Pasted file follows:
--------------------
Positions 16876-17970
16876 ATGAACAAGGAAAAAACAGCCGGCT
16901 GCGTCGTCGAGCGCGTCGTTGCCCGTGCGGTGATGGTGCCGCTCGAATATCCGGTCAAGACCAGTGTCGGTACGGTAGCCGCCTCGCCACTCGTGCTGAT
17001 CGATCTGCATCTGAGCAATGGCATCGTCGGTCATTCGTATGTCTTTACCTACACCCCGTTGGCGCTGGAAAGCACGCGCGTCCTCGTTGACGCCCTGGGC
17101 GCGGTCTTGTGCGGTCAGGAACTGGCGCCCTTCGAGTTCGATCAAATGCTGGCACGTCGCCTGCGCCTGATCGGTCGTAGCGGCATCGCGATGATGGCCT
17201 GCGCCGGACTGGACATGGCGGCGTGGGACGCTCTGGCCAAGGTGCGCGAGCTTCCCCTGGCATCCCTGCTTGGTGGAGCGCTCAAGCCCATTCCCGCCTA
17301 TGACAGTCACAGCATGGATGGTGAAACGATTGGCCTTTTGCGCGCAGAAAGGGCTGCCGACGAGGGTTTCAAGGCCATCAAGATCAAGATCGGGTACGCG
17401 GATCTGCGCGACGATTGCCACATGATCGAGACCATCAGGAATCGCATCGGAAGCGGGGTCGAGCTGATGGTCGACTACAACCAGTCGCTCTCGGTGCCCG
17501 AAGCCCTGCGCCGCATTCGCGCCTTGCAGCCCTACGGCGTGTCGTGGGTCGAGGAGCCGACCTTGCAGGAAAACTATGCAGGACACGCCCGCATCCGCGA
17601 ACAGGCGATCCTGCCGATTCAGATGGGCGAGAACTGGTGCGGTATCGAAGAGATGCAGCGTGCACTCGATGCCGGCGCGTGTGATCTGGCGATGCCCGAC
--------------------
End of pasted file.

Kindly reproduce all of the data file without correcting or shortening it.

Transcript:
Positions 16876-17970
16876 ATGAACAAGGAAAAAACAGCCGGCT
16901 GCGTCGTCGAGCGCGTCGTTGCCCGTGCGGTGATGGTGCCGCTCGAATATCCGGTCAAGACCAGTGTCGGTACGGTAGCCGCCTCGCCACTCGTGCTGAT
17001 CGATCTGCATCTGAGCAATGGCATCGTCGGTCATTCGTATGTCTTTACCTACACCCCGTTGGCGCTGGAAAGCACGCGCGTCCTCGTTGACGCCCTGGGC
17101 GCGGTCTTGTGCGGTCAGGAACTGGCGCCCTTCGAGTTCGATCAAATGCTGGCACGTCGCCTGCGCCTGATCGGTCGTAGCGGCATCGCGATGATGGCCT
17201 GCGCCGGACTGGACATGGCGGCGTGGGACGCTCTGGCCAAGGTGCGCGAGCTTCCCCTGGCATCCCTGCTTGGTGGAGCGCTCAAGCCCATTCCCGCCTA
17301 TGACAGTCACAGCATGGATGGTGAAACGATTGGCCTTTTGCGCGCAGAAAGGGCTGCCGACGAGGGTTTCAAGGCCATCAAGATCAAGATCGGGTACGCG
17401 GATCTGCGCGACGATTGCCACATGATCGAGACCATCAGGAATCGCATCGGAAGCGGGGTCGAGCTGATGGTCGACTACAACCAGTCGCTCTCGGTGCCCG
17501 AAGCCCTGCGCCGCATTCGCGCCTTGCAGCCCTACGGCGTGTCGTGGGTCGAGGAGCCGACCTTGCAGGAAAACTATGCAGGACACGCCCGCATCCGCGA
17601 ACAGGCGATCCTGCCGATTCAGATGGGCGAGAACTGGTGCGGTATCGAAGAGATGCAGCGTGCACTCGATGCCGGCGCGTGTGATCTGGCGATGCCCGAC